European and African leaders ended their third summit in Tripoli, Libya, with an agreement to implement an action plan that aims to spur economic development and boost poverty reduction efforts in Africa.
More than 80 leaders from European Union member-countries and African nations met in Tripoli Nov. 29-30 for the summit, which was dominated by talks about economic growth, job creation, and peace and security.
The action plan adopted at the end of the summit plots measures to address the various development and security challenges faced by the region. The plan’s goal is to help Africa become economically stable, united and capable of addressing its own conflicts. Dubbed the “Tripoli Declaration,” it identifies Somalia and Sudan as focus areas of EU-AU cooperation. The EU has allocated euro24.4 billion (USD32 billion) for the three-year plan, according to news reports.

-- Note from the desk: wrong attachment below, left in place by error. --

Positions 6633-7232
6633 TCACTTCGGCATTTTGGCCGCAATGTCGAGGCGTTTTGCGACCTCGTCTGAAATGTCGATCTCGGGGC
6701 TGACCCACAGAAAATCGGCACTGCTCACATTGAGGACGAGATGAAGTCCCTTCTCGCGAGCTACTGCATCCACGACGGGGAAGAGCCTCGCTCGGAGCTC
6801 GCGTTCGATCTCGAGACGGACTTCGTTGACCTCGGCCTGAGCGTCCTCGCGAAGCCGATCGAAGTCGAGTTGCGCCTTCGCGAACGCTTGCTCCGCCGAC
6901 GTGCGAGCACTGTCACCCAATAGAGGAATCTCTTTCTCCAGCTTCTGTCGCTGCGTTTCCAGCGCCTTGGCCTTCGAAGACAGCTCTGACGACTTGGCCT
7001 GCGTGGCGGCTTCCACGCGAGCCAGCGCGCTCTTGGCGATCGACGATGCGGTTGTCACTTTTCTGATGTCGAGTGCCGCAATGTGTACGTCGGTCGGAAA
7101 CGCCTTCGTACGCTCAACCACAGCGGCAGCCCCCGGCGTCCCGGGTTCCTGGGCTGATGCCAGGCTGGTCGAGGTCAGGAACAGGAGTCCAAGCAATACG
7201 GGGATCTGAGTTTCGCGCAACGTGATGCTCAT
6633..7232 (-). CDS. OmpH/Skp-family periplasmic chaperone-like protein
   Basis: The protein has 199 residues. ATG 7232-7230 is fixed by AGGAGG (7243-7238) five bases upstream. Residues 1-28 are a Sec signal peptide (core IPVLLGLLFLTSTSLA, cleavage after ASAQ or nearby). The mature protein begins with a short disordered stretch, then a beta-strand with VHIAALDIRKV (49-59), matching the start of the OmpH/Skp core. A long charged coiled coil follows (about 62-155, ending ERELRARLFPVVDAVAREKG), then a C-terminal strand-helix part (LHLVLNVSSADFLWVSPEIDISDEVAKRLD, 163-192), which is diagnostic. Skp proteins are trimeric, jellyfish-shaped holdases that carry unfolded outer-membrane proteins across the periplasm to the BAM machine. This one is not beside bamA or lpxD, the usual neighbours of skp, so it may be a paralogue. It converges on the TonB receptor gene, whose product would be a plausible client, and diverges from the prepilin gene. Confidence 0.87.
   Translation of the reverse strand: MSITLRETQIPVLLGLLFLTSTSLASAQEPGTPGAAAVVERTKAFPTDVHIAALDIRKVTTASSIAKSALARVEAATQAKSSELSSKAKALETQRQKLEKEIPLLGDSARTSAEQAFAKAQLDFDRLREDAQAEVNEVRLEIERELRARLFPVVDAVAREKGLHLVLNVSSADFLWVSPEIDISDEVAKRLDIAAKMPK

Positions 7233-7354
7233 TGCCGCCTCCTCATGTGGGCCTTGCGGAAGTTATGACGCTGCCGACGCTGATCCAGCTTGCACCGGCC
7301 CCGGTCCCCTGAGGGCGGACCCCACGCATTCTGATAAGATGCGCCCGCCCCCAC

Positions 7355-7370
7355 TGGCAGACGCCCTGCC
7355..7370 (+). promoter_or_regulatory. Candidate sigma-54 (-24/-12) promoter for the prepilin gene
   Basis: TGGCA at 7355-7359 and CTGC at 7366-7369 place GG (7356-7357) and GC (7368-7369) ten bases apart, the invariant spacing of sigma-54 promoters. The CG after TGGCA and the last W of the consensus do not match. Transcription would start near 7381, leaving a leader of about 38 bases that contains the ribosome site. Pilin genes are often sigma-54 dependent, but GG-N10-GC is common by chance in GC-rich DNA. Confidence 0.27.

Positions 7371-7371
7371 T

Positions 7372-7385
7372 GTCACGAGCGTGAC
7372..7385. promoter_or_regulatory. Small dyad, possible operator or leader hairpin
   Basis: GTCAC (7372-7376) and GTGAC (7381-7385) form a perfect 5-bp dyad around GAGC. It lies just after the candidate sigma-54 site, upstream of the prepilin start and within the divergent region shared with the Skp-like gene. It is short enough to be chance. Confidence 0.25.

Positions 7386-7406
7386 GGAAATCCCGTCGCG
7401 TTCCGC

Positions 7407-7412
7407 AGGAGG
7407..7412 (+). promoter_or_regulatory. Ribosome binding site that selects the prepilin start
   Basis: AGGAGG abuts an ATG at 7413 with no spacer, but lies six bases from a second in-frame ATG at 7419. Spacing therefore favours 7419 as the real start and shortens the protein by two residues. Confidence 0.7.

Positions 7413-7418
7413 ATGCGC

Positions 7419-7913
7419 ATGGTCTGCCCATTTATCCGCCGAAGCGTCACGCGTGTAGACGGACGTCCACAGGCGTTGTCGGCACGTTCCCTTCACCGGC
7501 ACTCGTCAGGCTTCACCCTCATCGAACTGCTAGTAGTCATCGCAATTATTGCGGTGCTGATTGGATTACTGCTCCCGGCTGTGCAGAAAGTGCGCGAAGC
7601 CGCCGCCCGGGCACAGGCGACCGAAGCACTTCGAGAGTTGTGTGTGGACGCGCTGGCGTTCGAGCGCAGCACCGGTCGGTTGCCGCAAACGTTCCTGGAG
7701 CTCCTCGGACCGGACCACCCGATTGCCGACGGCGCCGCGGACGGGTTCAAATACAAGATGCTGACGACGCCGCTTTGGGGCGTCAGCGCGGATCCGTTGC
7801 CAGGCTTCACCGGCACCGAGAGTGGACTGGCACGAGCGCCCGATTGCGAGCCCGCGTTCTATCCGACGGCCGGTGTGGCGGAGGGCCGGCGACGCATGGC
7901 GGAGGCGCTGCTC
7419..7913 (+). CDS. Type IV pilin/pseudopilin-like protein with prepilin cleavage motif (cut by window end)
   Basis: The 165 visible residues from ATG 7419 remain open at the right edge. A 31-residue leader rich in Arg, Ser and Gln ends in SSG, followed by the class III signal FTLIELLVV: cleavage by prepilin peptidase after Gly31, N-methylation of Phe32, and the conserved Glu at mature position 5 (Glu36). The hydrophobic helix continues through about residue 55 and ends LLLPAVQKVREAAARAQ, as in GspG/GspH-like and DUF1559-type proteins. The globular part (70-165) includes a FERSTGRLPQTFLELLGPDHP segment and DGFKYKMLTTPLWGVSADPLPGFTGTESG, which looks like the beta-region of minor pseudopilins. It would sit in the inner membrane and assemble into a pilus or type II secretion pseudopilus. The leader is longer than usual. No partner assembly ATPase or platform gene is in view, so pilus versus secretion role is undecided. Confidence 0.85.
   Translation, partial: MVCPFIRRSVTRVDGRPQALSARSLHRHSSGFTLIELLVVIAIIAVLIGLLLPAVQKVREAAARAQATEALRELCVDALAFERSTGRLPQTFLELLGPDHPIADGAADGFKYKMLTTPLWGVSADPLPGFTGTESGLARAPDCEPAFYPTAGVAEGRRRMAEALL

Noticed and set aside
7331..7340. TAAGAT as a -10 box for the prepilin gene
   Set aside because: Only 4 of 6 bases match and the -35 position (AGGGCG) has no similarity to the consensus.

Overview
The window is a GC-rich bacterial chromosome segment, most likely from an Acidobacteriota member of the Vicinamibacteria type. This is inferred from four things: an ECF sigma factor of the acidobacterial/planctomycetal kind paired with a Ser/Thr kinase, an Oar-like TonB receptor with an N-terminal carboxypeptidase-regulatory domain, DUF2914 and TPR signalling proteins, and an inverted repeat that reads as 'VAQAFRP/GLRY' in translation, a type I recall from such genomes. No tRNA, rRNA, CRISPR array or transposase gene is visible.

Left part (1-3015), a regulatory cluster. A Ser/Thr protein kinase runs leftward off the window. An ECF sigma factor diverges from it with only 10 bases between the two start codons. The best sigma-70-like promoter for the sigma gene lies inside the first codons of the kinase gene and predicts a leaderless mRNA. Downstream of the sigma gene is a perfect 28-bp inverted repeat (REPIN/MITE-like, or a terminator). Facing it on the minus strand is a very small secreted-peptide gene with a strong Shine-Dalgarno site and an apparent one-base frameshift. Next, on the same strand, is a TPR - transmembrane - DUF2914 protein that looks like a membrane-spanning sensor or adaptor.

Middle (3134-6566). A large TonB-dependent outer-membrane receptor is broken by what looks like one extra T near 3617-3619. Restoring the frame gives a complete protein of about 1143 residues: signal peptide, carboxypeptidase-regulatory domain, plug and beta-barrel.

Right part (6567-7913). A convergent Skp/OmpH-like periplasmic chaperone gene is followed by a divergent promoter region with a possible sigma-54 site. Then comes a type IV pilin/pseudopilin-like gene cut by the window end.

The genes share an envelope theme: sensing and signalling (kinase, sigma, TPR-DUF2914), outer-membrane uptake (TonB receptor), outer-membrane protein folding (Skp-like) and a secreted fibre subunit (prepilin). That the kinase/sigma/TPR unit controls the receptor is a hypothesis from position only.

European Commission President Jose Manuel Barroso identified clean energy, climate measures, and improved agricultural security and trade as the key elements needed to fuel Africa’s growth. He also highlighted the importance of security and peace, which he said are necessary conditions to help the continent move forward with economic development initiatives.
Meanwhile, Libyan leader Moamer Kadhafi said Africa wants “win-win relations based on mutual interest” from the EU. He added that the continent “needs economics, not politics.”
The EU-Africa summit also assessed the progress of the EU-Africa strategy adopted in 2007 and charted steps needed to further advance the two blocs’ economic relationship.